$1 million Federal funding for new Goondiwindi bores« Back
Goondiwindi Regional Council has secured $1 million federal drought funding to establish two new artesian bores and ensure the stability of the Goondiwindi town’s water supply.
Work will begin on the new Gubbermunda bore at the George Street water treatment plant in the next few weeks. A second artesian bore, the Hutton bore, will also be established at the same site (from a different aquifer) once the design plan is completed. The bores are expected to go live by April.
Cr Scheu said he was pleased to announce that Council had secured Federal funding for these projects through the Australian Government’s Drought Communities Programme – Extension.
He was also quick to point out that the new bores would not mean the end of water restrictions in the town.
“We will need both bores, as neither aquifer is capable of delivering town the town’s full requirement for water usage by itself, even on high level restrictions,” the Mayor said.
“So without significant rain, we will need residents to continue to reduce their water usage to within the target of 150L per person per day so that our supply can cope.”
Cr Scheu assured residents that, while they would notice a change in their household’s water, the bore water would meet all Queensland Health standards for drinking water.
“Residents must remember that at the end of the day it will be bore water and vastly different to the river water everyone has become accustomed to,” said Cr Scheu.
“However, it is surely a better option than no water at all during this drought. Council will also make some improvements at the water treatment plant so that we can treat the bore water more effectively.”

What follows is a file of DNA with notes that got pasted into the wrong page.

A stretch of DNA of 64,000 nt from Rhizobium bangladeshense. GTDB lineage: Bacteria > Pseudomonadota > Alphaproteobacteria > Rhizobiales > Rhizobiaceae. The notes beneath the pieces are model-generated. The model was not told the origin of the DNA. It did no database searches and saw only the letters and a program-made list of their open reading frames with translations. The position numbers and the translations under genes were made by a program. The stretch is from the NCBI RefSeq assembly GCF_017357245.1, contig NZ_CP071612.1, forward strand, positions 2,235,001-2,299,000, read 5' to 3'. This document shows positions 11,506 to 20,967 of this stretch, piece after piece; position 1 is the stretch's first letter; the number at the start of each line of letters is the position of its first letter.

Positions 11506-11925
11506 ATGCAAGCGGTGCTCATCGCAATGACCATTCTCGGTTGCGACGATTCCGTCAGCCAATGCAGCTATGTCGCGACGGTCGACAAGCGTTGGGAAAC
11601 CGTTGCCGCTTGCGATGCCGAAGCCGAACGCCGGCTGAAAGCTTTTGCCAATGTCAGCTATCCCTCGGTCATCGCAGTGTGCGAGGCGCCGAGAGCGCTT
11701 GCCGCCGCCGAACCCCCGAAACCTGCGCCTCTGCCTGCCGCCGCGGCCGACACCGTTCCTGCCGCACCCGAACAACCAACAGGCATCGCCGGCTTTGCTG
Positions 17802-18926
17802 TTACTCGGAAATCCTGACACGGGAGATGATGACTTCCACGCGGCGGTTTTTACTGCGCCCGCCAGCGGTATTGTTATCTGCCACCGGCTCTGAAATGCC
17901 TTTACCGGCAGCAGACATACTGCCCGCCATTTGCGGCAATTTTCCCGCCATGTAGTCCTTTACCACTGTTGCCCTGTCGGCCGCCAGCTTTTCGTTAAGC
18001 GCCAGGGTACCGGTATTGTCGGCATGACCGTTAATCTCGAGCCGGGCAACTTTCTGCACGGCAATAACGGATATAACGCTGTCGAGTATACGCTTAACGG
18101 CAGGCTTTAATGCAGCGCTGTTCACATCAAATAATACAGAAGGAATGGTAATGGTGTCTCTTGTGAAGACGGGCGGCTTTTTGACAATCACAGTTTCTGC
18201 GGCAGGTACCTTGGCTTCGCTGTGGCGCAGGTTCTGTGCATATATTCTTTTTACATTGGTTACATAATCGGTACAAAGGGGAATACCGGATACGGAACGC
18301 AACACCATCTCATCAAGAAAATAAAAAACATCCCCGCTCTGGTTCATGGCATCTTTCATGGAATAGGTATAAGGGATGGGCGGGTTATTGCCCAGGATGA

Tests estimate Goondiwindi only has enough water in the river to last until mid-May to June 2020 (including water stored at the Boggabilla Weir). Establishing the new bores in Goondiwindi is just one of several sustainable long-term water supply projects across the region initiated by Council in the face of an unprecedentedly low river supply.
“Carting water was considered, but these two bores will give long-term infrastructure and water security if we ever face this horrendous scenario again,” the Mayor said.
It is estimated that contractors will take six days to drill the Gubbermunda bore to the required depth of 500-600m. Vegetation clearing will also be required in order for contractors to access the site and Cr Scheu warned that this may affect residents who neighbour the site.
“Contractors will need to be drilling 24 hours a day,” Cr Scheu said. “I apologise in advance for any inconvenience to nearby residents - this unfortunately will be unavoidable as the water treatment plant is the only practical site to sink the bores.”
Council will be in contact with residents who may be directly affected.